This might be three weeks or two months, depending on your organization. However, three is usually the ideal number because it takes an average of three months for a new sales professional to start making sales calls on their own in a typical B2B environment. For new employees on all customer-facing teams, the transition period is roughly the same—assuming you’ve set the correct learning milestones.

You can give your new employees all the tools they need to succeed if you spread your onboarding process out over three months. As a result, develop coaching programs to assist you in accelerating the new employee’s learning curve.

The only limitation is that in the post-pandemic era, you can’t rely on in-person training programs. In 2021, the pandemic does not appear to be going away. Even if the force that keeps us glued to our desks had an end in sight, virtual coaching programs appear to provide a superior overall return. Instead of overwhelming new recruits with the full curriculum at once, a remote training program stretched across multiple days, weeks, or months makes employee training easy to follow and self-paced.

Furthermore, providing your new hires with access to conversation intelligence tools such as Auzmor can help you win big in the long run. Regardless of the tools, team leaders across all functions are responsible for providing a few touches here and there to help new employees understand the correct balance between expectations and the Northstar KPIs.

3. Facilitate cross-functional collaboration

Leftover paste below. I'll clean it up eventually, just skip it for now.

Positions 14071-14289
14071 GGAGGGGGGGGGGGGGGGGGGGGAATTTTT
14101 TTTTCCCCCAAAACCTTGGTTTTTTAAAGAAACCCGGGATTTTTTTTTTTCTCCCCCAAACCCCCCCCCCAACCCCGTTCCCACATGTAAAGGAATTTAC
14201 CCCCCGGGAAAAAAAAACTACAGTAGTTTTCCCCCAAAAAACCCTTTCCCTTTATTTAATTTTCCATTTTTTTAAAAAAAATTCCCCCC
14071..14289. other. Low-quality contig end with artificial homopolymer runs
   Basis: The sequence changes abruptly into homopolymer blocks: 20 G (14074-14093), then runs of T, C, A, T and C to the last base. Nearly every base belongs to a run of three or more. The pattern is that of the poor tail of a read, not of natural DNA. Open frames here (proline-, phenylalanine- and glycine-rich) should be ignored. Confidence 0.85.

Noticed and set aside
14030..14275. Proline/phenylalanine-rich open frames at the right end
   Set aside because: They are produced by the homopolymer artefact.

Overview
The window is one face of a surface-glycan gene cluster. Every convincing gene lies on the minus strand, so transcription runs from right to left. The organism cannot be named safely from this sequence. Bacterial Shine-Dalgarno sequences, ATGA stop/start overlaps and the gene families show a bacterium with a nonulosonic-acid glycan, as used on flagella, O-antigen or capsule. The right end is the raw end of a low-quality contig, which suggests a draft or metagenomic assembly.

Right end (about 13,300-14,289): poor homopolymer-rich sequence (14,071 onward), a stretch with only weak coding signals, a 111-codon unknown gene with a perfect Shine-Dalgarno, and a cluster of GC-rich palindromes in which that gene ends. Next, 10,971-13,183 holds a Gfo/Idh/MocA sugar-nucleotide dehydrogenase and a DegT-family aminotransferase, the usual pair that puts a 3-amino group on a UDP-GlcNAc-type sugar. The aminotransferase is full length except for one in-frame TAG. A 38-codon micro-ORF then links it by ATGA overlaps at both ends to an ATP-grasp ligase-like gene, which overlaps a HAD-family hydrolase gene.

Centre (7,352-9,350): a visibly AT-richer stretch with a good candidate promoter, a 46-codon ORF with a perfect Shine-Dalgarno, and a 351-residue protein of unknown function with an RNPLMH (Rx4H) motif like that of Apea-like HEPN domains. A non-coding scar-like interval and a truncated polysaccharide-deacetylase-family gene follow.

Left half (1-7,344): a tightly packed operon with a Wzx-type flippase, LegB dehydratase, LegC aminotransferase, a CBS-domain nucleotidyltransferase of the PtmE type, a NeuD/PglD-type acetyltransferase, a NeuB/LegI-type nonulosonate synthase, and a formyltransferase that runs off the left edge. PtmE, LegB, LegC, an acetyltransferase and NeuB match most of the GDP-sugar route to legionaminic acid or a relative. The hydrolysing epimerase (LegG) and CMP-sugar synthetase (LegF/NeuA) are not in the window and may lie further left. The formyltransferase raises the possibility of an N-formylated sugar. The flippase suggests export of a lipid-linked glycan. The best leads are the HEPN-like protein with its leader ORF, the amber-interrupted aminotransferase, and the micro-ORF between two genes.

HR isn’t the only staff responsible for onboarding new workers; it’s a company-wide function. One of our main takeaways from onboarding new employees is that cross-team communication helps speed up the integration process for new hires.

One team’s capacity to collaborate effectively with the product, marketing, sales, customer success, and customer support teams is known as cross-functional collaboration. A smooth onboarding process allows new workers to gain a 360-degree perspective of the organization and establish critical cross-functional ties.

We recommend that you expose your new hires to people from all other departments so that they can seek advice from a team expert if they have a question. New hires can create important alliances and overcome organizational silos with the help of a formal introduction with key people across the organization.

This is especially important in today’s work culture, which is remote-friendly, asynchronous, and geographically spread. Use tools like Slack, and ClickUp, and facilitate free-flowing communication between teams so that new workers can fit in right away.